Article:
Upstanding community leader Nils (Stellan Skarsgaard) has just won an award for “Citizen of the Year” when he learns the news that his son has died of a heroin overdose. Suspecting foul play, Nils begins to investigate, uncovering connections between the death and an ongoing turf dispute between Serbian drug dealers and a sociopathic criminal mastermind known only as “The Count.” Soon Nils’ relatively modest quest for vengeance puts him at the center of an escalating underworld gang war.
With a pitch-black sense of humor and a snowballing body count, director Hans Petter Moland depicts Nils’ righteous vengeance spiraling out of control with style, humor, and surprise, delivering an entertaining and intelligent action-thriller set in the dead of frozen Norwegian winter.
‘In Order of Disappearance‘ screens as part of the Spotlight Selections at the 2014 Tribeca Film Festival on Sunday, April 20 and again on Wednesday, April 23, 2014. We sat down with the film’s Director Hans Petter Moland on-site to discuss the film’s themes, working with the prolific Stellan Skarsgaard and much more.
Find More Information & Tickets to ‘In Order of Disappearance’ at the 2014 Tribeca Film Festival – HERE
What was thee first aspect of what would ultimately become ‘In Order of Disappearance’ that came to you? Was it a character, setting, theme….?
Revenge. It was the idea of someone who believes himself to be a civilized, law abiding citizen encountering the more primitive aspects of the mind in order to inflict as much pain on those who deserve it as possible. It is something very primitive, yet recognizable; so we can all relate to this idea.
Even though the idea of revenge is a commonly used genre, I find ‘In Order of Disappearance to be a distinctly uncategorizable film. Can you speak to your influences within the revenge genre or, perhaps, your filmmaking influences in general which may have interjected themselves into this film?
As you point out revenge is not an uncommon theme in movies, but I wanted to explore it in a way that other people have not. I take it as a compliment when you say it is difficult to categorize this film because I wanted to blow the doors off of any genre limitation out there in the firm belief it is possible to have tragedy and absurd comedy live side by side. In order for that to happen you need to have very strong, recognizable and, in a way, uncomplicated, themes to explore. I think this helps the audience to navigate the film, especially when they may not know what exactly to feel or think.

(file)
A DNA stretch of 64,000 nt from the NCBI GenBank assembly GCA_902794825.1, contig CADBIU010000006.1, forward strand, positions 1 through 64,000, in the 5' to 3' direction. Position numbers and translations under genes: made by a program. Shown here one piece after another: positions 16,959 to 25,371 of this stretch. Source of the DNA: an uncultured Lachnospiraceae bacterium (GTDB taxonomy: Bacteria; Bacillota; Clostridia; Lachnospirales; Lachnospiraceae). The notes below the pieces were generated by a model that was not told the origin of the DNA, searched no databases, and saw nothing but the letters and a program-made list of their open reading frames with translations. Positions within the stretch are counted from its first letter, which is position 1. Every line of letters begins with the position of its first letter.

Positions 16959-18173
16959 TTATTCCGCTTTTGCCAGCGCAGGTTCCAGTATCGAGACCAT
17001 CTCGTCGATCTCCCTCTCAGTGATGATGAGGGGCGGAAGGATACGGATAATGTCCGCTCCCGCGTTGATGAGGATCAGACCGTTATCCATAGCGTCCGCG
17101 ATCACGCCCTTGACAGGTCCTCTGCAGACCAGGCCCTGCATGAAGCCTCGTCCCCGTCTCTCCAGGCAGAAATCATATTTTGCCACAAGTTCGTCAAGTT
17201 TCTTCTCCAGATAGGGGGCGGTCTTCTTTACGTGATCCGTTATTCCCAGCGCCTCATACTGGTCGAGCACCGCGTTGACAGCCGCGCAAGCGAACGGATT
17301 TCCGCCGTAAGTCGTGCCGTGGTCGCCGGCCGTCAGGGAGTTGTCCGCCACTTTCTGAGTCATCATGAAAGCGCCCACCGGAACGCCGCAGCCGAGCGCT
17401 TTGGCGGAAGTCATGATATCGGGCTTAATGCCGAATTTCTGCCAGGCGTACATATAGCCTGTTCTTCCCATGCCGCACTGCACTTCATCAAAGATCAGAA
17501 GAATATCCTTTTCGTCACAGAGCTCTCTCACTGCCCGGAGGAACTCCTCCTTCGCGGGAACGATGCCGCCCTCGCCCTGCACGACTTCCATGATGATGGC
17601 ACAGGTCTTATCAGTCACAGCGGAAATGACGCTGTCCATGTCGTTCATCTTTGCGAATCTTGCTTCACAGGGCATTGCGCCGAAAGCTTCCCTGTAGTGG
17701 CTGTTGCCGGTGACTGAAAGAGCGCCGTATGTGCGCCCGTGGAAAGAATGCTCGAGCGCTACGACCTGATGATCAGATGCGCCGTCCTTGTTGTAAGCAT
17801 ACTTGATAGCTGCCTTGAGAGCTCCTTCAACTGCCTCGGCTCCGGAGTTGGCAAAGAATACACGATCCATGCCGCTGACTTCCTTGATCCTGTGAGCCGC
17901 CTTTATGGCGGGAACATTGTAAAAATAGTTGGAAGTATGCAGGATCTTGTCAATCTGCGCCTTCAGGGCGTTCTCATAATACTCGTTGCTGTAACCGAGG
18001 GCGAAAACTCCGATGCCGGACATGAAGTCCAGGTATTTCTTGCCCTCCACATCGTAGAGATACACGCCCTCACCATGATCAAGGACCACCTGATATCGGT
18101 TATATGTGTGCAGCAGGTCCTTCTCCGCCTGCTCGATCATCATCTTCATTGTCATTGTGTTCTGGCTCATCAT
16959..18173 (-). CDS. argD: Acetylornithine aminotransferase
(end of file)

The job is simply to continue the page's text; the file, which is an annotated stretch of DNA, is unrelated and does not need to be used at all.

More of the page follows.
In terms of my influences, I saw Charles Bronson films when I was living here 30 years ago. I actually do not know if I am a revenge genre buff in any way because my personal favorites are much different. Terence Malick, for example, is one of the great filmmakers. Nikita Mikhalkov ‘Urga‘ is one of the most beautiful films I have ever seen.
I lived in the United States in the 70’s when American films were vibrant. More so than many of my European and Norwegian colleagues, I am a great fan of American films of that era.
Watching your film I finally realized what a prolific actor Stellan Skarsgård is at both the independent and studio level. As a Director, how do you approach working with Stellan?
The reason why he pops up everywhere is because he is one of the greatest actors living. This is being recognized by his Hollywood colleagues and indie directors alike. It is that simple.
This is our 4th film together. We are good friends and have great trust in each other. I think filmmaking is a very risky undertaking, but you cannot shy away from it. You might as well take those risks. We like to egg each other on and help each other in taking them. We take delight in flying without a safety net.